Sunday, October 11, 2009
Ellen Aprill's analysis of President Obama's Nobel Prize is fascinating, but left out an important factor in favor of using § 74(b) to avoid the recognition of income. If the president claims the prize as income and then makes a charitable contribution, he'll pay more tax because of the § 68 limitation on itemized deductions. The $1.4 million increase in income will reduce President Obama's itemized deductions by $42,000 (3% of $1.4 million), raising his taxes by $14,700. The problem arises because income is effectively taxed at a higher rate than deductions for people subject to the deduction phase-out.
Other phase-outs cause the same problem. AMT taxpayers in the § 55 phase-out range for the AMT exemption, for example, can face a big tax hit if they include an honorarium or award in income and then make an equal gift to charity. Every dollar transfered reduces the AMT exemption by 25 cents, costing 6.5 or 7 cents in tax depending on whether the taxpayer is in 26% or 28% AMT bracket. (This example has particular salience for me.)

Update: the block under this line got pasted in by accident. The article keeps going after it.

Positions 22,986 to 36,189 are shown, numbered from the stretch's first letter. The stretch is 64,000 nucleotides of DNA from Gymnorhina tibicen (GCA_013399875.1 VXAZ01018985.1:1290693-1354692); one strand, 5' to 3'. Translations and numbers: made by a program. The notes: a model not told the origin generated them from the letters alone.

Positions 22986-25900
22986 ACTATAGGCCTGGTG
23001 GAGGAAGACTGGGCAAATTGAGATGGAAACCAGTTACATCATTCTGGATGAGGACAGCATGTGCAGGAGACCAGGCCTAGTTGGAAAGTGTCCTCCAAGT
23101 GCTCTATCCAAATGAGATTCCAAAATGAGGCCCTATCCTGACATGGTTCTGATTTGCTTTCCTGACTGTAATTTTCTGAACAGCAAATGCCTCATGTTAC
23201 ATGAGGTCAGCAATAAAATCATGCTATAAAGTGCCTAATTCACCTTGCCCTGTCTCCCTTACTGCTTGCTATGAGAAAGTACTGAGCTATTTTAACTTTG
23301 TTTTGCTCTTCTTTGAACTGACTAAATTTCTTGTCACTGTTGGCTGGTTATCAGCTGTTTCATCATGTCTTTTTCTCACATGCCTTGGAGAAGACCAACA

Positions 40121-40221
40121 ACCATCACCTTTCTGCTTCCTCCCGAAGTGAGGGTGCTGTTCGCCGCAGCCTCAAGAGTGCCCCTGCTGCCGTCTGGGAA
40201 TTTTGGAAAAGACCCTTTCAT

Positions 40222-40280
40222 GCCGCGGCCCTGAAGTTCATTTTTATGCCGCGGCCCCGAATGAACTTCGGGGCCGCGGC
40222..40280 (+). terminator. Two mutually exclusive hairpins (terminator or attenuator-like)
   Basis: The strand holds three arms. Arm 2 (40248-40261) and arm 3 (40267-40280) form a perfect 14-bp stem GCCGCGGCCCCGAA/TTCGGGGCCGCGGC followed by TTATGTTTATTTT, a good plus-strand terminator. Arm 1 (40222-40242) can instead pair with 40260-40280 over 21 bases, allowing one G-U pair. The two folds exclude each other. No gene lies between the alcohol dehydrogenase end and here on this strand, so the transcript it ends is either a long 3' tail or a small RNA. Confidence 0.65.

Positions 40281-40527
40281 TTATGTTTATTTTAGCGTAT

I won't cry myself to sleep thinking about the president's extra tax burden because he can reduce other charitable contributions if he wants, but it is another example of how complex and counter-intuitive our tax system can be.
- CNN Money, Will Obama Pay Taxes on His Nobel?
- Don't Mess With Taxes, Obama's Nobel Prize Tax Implications
- Tax Foundation's Tax Policy Blog, Congratulations and a Reminder